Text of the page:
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A federal jury on Wednesday ruled in favor of Vanessa Bryant, bringing an end to the extraordinary trial in which she sued Los Angeles officials for invasion of privacy for taking and circulating photographs of the bodies at the helicopter crash that killed her husband Kobe Bryant, their daughter Gianna, and seven others.
After deliberating for only a few hours, the jury determined Los Angeles County must pay Bryant $16 million in damages. Jurors also awarded coplaintiff Christopher Chester, whose wife and daughter died in the crash, $15 million. Bryant broke down sobbing as the court clerk read the verdict, according to reporters in the courtroom.
Lawyers for Bryant and Chester had said that pictures of the victims were taken at the scene by a deputy and a fire captain before being shown to colleagues and friends. One piece of surveillance footage played at the trial showed an off-duty deputy drinking at a bar and showing them to a disturbed bartender.
The photographs have never publicly emerged — something that defense attorneys underscored during closing arguments, calling it a “pictures case with no pictures.” (Officials later ordered the pictures be deleted.)
“No pictures is good,” Mira Hashmall, an attorney for Los Angeles County, told the jury. “No pictures means no public dissemination … no risk of other people making mistakes.”
But Bryant testified that she lives in constant fear that the images will leak — something that she said keeps her up at night and sometimes causes her to have panic attacks.
“I live in fear every day of being on social media and these popping up,” she testified. “I live in fear of my daughters being on social media and these popping up.”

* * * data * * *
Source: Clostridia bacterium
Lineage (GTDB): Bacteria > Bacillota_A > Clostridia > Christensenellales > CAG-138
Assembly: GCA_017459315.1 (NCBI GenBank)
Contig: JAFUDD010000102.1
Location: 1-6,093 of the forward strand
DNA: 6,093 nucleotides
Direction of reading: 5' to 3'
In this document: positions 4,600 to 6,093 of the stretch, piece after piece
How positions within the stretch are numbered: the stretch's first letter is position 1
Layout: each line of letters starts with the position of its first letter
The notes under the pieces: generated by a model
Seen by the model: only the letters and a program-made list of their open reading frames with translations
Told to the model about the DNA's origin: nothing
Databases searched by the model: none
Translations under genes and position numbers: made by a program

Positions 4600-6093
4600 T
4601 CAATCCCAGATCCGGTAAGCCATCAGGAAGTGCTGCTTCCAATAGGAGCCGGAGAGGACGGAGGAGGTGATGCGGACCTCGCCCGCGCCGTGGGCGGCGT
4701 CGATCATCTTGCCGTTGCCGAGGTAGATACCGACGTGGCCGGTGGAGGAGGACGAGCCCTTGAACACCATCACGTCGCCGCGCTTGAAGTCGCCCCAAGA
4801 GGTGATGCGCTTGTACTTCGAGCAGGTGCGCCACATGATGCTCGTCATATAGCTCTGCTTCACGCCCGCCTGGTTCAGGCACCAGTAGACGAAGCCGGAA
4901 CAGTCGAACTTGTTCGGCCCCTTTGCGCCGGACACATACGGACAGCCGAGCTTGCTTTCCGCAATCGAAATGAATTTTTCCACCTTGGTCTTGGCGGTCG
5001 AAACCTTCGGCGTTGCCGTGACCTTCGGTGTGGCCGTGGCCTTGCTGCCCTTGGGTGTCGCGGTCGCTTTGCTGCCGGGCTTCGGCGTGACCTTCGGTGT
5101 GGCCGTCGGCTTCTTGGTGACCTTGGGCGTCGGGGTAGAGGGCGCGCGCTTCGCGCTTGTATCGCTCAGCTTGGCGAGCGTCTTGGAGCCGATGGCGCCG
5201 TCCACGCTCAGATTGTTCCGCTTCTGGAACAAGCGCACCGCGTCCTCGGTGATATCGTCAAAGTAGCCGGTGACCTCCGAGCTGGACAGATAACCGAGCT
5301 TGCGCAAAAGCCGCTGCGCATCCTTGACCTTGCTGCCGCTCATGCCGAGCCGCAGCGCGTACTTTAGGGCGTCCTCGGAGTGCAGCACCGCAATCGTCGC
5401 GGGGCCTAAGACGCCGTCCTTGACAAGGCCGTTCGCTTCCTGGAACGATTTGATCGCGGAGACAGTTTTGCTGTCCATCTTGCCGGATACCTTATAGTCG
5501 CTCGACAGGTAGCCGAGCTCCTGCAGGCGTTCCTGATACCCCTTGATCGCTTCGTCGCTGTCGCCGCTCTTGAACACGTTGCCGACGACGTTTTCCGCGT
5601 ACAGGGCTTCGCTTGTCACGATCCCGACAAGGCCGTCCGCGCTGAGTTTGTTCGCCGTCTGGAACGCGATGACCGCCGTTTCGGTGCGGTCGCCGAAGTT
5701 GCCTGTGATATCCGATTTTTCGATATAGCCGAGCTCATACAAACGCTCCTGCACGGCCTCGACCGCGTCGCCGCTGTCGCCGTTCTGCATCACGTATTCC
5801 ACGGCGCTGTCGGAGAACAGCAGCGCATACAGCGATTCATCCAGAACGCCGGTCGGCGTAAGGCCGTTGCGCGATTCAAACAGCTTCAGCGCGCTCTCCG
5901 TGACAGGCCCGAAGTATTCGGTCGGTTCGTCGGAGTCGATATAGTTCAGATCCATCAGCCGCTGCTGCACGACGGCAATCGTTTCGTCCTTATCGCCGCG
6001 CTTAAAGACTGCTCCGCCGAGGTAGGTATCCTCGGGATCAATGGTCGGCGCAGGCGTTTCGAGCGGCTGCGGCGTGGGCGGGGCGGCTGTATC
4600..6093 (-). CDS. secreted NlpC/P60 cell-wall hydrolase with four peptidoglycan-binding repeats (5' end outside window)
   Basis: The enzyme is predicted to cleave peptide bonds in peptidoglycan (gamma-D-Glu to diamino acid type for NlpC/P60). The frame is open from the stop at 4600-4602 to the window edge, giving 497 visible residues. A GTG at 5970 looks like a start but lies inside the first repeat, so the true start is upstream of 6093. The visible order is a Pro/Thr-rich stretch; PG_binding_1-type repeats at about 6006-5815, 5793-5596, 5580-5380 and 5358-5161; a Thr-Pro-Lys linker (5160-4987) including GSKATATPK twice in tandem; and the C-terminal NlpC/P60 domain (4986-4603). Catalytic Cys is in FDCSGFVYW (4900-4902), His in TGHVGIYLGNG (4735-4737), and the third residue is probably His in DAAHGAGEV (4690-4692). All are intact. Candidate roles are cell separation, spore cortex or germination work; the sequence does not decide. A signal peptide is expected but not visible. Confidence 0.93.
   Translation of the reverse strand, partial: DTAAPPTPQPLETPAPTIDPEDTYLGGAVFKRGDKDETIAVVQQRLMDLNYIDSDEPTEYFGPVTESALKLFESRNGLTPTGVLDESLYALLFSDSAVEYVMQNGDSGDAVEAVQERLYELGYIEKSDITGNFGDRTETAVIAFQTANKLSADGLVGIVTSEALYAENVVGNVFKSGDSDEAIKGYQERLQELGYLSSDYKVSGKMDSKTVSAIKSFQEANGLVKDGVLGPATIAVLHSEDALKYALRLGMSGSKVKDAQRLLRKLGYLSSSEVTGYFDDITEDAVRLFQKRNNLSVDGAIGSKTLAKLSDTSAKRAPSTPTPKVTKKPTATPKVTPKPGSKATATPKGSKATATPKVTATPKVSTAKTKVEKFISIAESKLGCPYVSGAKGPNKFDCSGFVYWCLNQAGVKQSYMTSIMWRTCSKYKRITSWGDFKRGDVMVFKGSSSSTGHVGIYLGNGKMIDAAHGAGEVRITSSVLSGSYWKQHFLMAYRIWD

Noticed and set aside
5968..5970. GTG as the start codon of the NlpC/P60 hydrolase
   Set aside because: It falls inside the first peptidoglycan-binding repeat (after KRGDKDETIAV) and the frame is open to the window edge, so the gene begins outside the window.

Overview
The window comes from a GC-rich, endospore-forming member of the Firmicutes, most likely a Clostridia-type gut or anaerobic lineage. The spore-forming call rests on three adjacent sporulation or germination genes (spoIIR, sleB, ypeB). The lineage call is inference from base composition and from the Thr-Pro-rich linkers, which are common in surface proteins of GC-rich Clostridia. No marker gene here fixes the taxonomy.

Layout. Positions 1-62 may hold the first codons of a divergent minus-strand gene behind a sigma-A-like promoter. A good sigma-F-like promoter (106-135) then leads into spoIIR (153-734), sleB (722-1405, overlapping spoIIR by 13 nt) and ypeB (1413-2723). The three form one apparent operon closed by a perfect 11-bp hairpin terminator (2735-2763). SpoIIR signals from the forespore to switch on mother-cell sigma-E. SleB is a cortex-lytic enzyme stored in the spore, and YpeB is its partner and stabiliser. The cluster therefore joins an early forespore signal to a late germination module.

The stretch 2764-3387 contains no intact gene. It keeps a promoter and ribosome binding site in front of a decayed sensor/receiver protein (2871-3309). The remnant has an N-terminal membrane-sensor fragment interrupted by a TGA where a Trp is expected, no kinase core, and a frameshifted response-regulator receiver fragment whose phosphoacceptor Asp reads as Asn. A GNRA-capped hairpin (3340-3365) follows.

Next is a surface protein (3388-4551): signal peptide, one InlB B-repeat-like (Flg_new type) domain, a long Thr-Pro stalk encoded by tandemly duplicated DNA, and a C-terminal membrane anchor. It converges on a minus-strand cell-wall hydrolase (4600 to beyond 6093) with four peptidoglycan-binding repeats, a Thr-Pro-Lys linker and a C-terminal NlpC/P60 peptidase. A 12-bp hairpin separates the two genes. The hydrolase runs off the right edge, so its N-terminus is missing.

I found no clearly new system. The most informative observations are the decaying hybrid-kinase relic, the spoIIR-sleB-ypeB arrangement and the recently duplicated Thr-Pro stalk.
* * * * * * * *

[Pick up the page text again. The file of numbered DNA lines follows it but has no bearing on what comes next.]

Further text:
Federal investigators later determined the Jan. 26, 2020, crash in Calabasas, California, was caused by pilot Ara Zobayan becoming disoriented while flying amid clouds in violation of aviation rules. All nine on board were killed, including Kobe, 13-year-old daughter Gianna, pilot Zobayan, two other teenage girls with their family members, and a basketball coach.
Bryant said she first learned the photos existed when the Los Angeles Times reported their existence a month after the crash.
“I bolted out of the house and around to the side so my girls wouldn’t see,” she testified. “I was blindsided again, devastated, hurt. I trusted them. I trusted them not to do these things. I expected them to have more compassion, respect. My husband and my daughter deserve dignity.”
The jury’s decision in the case came as Angelenos celebrated “Mamba Day” to honor the late basketball legend, who spent his entire career playing for the Los Angeles Lakers. In 2016, shortly after he retired from basketball, the city of Los Angeles declared Aug. 24 to be Kobe Bryant Day, a nod to his two jersey numbers, 8 and 24.
A few blocks away from the federal courthouse in downtown Los Angeles, a new mural stretching across the side of a building was unveiled in his honor. It’s just one of countless public art pieces that have popped up throughout the city since his death.
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